The weather gets worse and worse but the route towards the summit is easy to find as it follows the ridge. A short passage of scrambling over rocks with a thin layer of snow and verglas is the last obstacle before reaching the large top plateau. Total whiteout! We turn around and see nothing but our own footprints in the newly-fallen snow. The altimeter indicates an altitude of 2 006 m, but the pressure changes during the night make the margin of error too big for us to estimate the correct position using the contour map. We decide that we got close enough to the summit and head back down. A few hours later, as we reach the refuge we look up and see the skies clearing. If we had only started a couple of hours later we would have had amazing views from the summit!
The day after we try to reach a mountain ridge with a name that fires our imagination – the Dragon's Ridge. The route to the ridge follows a steep snowfield on the edge of the crevasse filled Kebnepakte Glacier. To an outsider, this is a dangerous place. We carefully kick steps in the soft snow, trying not to look down at the deep crevasses below us. Once up in the pass we are in a different world. A thin layer of ice and snow covers the scree and on our right hand side, the high walls of Gaskkasbákti looms over us like a terrible black fortress. We slowly continue in the difficult terrain towards the ridge, but as we reach the glacier leading up to it we decide to bail. The weather is poor, and fresh snow covers the glacier, making a crossing without a rope too dangerous. But it is beautiful and I rejoice. I have taken exactly the kind of pictures I had hoped for – pictures that capture the mystery and beauty of Giebmigaisi.
My photography on the trip
Some of these images from Kebnekaise have been done quickly during hiking, others are created during a longer process. It all depends on what there was time for. When hiking with a buddy you can’t really do as you like. But by nature, I am very mobile and rather look for the motives than wait for them. I also take a lot of pictures when I'm out. The camera is my sketchbook and I constantly try to find something I am happy with. When I do, I often go further and further into the composition. I watch, simplify, and evaluate. From a day trip, I am usually happy with 4-5 pictures. I use the LCD screen almost exclusively when shooting. It is set to black and white, and it is almost a necessity for me today. Mostly because it’s easier when it’s dark.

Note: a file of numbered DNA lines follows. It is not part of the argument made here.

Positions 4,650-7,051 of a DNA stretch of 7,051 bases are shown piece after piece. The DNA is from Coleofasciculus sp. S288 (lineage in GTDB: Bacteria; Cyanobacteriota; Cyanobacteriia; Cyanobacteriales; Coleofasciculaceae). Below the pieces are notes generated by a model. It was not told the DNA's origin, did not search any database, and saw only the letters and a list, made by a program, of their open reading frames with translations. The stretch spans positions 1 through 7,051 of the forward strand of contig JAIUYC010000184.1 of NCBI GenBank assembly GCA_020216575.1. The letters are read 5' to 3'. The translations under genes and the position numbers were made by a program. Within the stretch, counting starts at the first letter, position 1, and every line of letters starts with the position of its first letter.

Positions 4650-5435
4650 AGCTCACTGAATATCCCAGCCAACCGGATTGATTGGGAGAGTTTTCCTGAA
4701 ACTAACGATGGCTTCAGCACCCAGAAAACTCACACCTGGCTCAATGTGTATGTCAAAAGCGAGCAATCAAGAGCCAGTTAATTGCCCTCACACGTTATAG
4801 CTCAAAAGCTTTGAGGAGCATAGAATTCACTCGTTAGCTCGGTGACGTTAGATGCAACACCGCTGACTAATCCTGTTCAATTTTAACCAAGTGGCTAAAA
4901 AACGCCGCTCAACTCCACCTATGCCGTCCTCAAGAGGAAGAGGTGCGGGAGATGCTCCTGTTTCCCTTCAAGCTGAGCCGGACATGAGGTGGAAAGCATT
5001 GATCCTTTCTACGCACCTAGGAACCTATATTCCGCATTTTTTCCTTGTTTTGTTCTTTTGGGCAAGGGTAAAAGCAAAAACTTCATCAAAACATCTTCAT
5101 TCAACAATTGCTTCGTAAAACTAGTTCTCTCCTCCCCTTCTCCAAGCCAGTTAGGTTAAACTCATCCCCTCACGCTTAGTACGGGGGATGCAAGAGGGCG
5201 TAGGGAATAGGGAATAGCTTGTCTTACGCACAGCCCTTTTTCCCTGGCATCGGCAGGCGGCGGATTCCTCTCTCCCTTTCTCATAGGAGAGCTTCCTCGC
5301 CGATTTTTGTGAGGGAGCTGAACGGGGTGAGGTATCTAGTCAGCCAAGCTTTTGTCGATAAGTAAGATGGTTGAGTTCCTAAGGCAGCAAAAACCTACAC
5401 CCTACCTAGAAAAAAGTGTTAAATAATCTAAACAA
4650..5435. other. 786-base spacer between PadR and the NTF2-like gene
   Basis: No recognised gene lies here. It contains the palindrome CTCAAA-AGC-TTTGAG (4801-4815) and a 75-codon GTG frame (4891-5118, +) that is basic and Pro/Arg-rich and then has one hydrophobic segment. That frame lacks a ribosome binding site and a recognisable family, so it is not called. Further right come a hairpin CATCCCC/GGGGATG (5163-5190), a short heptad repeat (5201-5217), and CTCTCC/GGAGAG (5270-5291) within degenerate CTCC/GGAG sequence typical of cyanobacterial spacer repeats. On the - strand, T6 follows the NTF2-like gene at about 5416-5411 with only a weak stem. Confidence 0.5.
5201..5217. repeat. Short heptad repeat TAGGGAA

Photographically, I am interested in telling something about life. I used to be a commercial landscape photographer that had to take photos that I could sell. But as an amateur, I can do what I want. Without chasing ‘likes’ on social media or income. So that is why nowadays I try to say something about the darkness and the light in my life. About longing and sorrow. About mystery and the spiritual side of mankind.
Therefore, I have chosen to work mostly in monochrome because I think it gives the viewer a greater opportunity for interpretation. Monochrome images are in a way not completely finished. You can see your own colours and the photos are recreated in the viewer's mind. That's why it does not matter so much to me today where I photograph. It is possible to create pictures behind my house if I would like to but going away to interesting places gives an extra dimension.
Technically I prefer to work with wide angles, it gives a stronger sense of presence in the images, unlike telephoto lenses that can be flat. For me, the composition is important. Each image must have its own supporting idea. Preferably with a simplified expression of balancing lines and surfaces. In a mountain environment, great demands are placed on the photographer. The distances are great, and it is often difficult to move around as you like in the landscape. The weather can ruin everything, and the equipment takes a beating. It is also problematic to do solo trips in a roadless country. In the Swedish mountains, there is no coverage for telephones and there is a long way between trails and cottages. Despite that, there is probably no better experience than to be able to hike freely over the mountains without any particular goal other than photographing.